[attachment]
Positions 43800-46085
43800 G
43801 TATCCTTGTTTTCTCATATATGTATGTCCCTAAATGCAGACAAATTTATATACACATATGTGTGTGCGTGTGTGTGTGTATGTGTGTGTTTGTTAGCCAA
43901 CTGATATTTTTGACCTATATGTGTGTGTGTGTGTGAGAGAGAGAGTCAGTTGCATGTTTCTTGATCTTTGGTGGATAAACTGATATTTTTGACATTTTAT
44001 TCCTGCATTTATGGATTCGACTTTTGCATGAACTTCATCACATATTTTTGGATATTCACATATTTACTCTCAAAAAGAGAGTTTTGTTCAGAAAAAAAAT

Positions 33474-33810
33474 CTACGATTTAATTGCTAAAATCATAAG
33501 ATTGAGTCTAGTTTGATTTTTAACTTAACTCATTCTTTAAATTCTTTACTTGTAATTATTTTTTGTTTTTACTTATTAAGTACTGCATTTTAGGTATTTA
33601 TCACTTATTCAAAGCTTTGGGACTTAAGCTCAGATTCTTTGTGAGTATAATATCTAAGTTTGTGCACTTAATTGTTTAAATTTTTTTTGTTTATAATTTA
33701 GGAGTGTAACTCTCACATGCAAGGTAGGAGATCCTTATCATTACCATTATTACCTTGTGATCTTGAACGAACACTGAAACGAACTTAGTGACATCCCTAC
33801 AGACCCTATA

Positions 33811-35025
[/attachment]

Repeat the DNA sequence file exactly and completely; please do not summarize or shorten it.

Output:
Positions 43800-46085
43800 G
43801 TATCCTTGTTTTCTCATATATGTATGTCCCTAAATGCAGACAAATTTATATACACATATGTGTGTGCGTGTGTGTGTGTATGTGTGTGTTTGTTAGCCAA
43901 CTGATATTTTTGACCTATATGTGTGTGTGTGTGTGAGAGAGAGAGTCAGTTGCATGTTTCTTGATCTTTGGTGGATAAACTGATATTTTTGACATTTTAT
44001 TCCTGCATTTATGGATTCGACTTTTGCATGAACTTCATCACATATTTTTGGATATTCACATATTTACTCTCAAAAAGAGAGTTTTGTTCAGAAAAAAAAT

Positions 33474-33810
33474 CTACGATTTAATTGCTAAAATCATAAG
33501 ATTGAGTCTAGTTTGATTTTTAACTTAACTCATTCTTTAAATTCTTTACTTGTAATTATTTTTTGTTTTTACTTATTAAGTACTGCATTTTAGGTATTTA
33601 TCACTTATTCAAAGCTTTGGGACTTAAGCTCAGATTCTTTGTGAGTATAATATCTAAGTTTGTGCACTTAATTGTTTAAATTTTTTTTGTTTATAATTTA
33701 GGAGTGTAACTCTCACATGCAAGGTAGGAGATCCTTATCATTACCATTATTACCTTGTGATCTTGAACGAACACTGAAACGAACTTAGTGACATCCCTAC
33801 AGACCCTATA

Positions 33811-35025